Self-Talk Audit

Then our mouth was filled with laughter, and our tongue with shouts of joy; then they said among the nations, “The LORD has done great things for them.” PSALM 126:2 ESV 

Living with presence comes through watching what you say. Words matter. What you say matters. Words are matter. Not scientifically. But in the sense that what you think and what you say impacts the life you live. Your words and thoughts (internal words) impact the experiences that come to surround you. Mind your words inside your mind (self-talk), and without.  Science tells us we are what we eat. Scripture tells us we are what we think (Proverbs 23:7). 

Slow down and examine what you say to yourself and to others. Negative self-talk damages more dreams than any obstacle ever could. As you pay greater attention to your internal dialogue, ask yourself a few questions: Would you say that to someone you love? Would you criticize how someone else looks, what they do, what they just said, especially if they were a child? This can help you realize if you are overly critical of yourself.   

If your self-talk seems too harsh, degrading, or judgmental, and you would never say that to someone needing encouragement, then consider not saying it to yourself. As you adjust what’s within you (your self-talk), your mouth will follow suit. Soon, your mouth will be filled with laughter and your words with joy. Replacing judgment with grace and perfection with progress unleashes a life you’ll love.  Let progress be good enough. Aim for okay. Perfection is highly overrated! Be okay with growing, and your self-talk will begin to reward you with compliments rather than complaints.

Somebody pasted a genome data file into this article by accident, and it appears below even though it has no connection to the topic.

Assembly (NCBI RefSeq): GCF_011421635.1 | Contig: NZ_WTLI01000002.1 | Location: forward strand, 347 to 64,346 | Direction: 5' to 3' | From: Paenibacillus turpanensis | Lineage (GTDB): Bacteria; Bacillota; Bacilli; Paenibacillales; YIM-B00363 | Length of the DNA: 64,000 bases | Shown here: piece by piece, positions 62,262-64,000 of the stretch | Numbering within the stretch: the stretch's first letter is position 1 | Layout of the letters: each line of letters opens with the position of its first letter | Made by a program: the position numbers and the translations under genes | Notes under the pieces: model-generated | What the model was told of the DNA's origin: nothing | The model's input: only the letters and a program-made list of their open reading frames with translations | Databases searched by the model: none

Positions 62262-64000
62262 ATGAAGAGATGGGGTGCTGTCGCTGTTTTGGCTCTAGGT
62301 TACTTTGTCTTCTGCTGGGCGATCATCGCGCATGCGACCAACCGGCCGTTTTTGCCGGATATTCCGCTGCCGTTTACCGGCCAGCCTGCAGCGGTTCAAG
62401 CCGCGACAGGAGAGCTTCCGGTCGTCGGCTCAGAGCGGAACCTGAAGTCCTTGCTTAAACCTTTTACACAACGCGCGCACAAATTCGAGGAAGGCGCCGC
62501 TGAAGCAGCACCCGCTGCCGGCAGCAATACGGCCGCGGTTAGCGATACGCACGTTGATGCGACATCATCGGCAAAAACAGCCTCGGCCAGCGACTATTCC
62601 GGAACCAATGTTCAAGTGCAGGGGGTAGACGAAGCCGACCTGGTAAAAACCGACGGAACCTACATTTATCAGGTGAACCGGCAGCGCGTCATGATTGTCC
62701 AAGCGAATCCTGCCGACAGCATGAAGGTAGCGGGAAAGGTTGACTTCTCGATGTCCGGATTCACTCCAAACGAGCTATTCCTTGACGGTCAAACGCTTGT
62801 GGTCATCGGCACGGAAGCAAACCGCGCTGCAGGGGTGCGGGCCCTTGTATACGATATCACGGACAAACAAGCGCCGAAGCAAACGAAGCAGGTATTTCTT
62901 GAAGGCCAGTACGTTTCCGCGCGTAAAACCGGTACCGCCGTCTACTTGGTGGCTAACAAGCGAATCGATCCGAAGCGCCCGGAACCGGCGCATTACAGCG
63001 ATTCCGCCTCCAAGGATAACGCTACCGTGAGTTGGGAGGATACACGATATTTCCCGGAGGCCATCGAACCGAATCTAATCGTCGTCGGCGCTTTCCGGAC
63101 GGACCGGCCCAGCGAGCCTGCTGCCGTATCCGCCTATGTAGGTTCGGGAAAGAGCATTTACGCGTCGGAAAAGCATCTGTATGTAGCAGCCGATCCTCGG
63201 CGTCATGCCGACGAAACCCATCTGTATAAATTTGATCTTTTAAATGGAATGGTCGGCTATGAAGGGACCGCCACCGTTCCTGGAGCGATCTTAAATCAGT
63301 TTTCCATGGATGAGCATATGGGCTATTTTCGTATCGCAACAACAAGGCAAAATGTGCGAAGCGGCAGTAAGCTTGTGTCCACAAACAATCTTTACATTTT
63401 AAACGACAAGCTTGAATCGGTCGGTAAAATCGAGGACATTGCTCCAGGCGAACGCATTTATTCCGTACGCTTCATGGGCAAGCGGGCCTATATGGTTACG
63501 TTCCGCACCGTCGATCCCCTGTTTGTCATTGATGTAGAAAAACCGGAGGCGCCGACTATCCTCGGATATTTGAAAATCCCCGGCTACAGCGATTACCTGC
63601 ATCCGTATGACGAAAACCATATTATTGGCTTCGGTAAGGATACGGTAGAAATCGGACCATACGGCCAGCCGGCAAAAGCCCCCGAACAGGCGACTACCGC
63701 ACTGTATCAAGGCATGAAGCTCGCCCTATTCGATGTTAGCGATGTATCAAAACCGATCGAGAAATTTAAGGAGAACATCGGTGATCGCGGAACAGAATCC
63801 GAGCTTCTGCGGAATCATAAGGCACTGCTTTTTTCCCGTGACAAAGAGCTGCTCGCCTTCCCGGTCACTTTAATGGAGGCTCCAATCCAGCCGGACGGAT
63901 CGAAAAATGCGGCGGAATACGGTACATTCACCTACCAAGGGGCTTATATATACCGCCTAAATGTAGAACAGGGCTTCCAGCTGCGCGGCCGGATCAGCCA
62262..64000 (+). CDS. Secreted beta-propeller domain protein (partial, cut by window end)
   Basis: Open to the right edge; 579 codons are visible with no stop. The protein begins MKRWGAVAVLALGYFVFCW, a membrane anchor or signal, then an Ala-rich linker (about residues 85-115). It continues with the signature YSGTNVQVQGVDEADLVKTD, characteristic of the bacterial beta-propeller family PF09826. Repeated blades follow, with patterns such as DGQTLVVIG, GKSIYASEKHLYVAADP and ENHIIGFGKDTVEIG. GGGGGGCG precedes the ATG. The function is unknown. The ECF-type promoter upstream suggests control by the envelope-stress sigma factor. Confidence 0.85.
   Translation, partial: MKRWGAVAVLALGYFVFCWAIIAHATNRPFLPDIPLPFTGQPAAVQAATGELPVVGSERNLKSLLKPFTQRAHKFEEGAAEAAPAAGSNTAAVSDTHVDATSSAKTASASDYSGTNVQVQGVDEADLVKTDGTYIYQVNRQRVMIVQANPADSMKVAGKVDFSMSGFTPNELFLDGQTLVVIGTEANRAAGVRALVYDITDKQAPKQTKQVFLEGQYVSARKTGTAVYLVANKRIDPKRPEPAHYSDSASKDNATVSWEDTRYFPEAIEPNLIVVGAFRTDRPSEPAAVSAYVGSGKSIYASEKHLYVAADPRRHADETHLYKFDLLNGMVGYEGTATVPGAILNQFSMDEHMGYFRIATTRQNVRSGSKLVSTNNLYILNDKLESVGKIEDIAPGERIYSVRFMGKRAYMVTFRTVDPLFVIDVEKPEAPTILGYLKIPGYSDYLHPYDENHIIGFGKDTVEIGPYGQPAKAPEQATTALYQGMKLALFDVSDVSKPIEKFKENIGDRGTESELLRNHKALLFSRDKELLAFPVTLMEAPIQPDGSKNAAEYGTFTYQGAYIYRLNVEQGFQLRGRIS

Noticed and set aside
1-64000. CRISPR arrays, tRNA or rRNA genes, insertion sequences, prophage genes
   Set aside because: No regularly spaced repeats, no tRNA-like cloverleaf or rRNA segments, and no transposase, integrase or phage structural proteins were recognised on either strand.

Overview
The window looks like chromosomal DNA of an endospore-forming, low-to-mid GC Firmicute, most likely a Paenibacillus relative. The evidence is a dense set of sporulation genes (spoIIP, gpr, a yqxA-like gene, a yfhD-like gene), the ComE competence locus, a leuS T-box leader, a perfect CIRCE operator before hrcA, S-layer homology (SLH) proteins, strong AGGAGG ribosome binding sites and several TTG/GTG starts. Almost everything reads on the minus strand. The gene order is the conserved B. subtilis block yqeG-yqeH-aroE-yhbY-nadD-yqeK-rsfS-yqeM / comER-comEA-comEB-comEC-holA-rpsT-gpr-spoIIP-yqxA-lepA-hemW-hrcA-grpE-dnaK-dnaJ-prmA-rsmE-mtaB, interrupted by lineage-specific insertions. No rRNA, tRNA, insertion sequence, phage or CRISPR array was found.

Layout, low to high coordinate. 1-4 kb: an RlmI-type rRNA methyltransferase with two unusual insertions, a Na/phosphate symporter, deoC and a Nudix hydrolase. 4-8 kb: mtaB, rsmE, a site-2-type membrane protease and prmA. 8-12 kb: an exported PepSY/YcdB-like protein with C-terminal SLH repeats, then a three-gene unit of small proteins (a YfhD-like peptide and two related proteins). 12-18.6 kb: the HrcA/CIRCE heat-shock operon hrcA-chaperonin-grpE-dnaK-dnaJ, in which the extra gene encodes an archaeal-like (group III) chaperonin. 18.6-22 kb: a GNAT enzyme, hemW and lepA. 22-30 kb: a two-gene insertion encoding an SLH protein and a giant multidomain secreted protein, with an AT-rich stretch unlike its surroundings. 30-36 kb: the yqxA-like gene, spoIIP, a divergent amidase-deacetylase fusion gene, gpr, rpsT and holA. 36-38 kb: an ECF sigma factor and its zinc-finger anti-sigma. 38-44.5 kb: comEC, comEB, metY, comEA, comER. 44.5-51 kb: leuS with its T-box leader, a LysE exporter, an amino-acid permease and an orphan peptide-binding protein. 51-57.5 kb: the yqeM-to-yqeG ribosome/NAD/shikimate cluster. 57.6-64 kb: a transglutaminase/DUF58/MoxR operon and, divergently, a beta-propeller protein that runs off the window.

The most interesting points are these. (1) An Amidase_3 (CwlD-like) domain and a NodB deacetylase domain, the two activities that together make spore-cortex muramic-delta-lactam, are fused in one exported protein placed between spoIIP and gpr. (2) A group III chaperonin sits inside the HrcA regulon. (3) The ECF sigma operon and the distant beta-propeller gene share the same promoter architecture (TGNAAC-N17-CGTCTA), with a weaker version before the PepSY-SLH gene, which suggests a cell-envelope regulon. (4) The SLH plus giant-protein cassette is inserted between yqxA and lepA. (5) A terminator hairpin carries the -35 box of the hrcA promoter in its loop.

Everything truly is working together for your personal good.  God develops you through the difficulties. He cultivates compassion in you through your missteps and mistakes. Since your highest goal while you’re here on earth is to learn to love from a pure heart, then anything that gets you closer to that goal is good. Even the mess-ups. Because it’s in the mess-ups that you have a greater opportunity to learn the values and virtues of grace, humility, empathy, and care. 

Negative self-talk stems from a personally imposed standard of perfection. Let that go and learn to nurture your heart as you would a child you love. When you do, you’ll not only see your thoughts transform but also the world around you. 

Jesus, replace my negative self-talk with affirming truths of who You say I am. Amen. 

This is an excerpt from It’s All Good: 90 Devotions to Embrace Your Now by Heather Haira devotional now available on Shop all books, journals, and devotions from DaySpring here.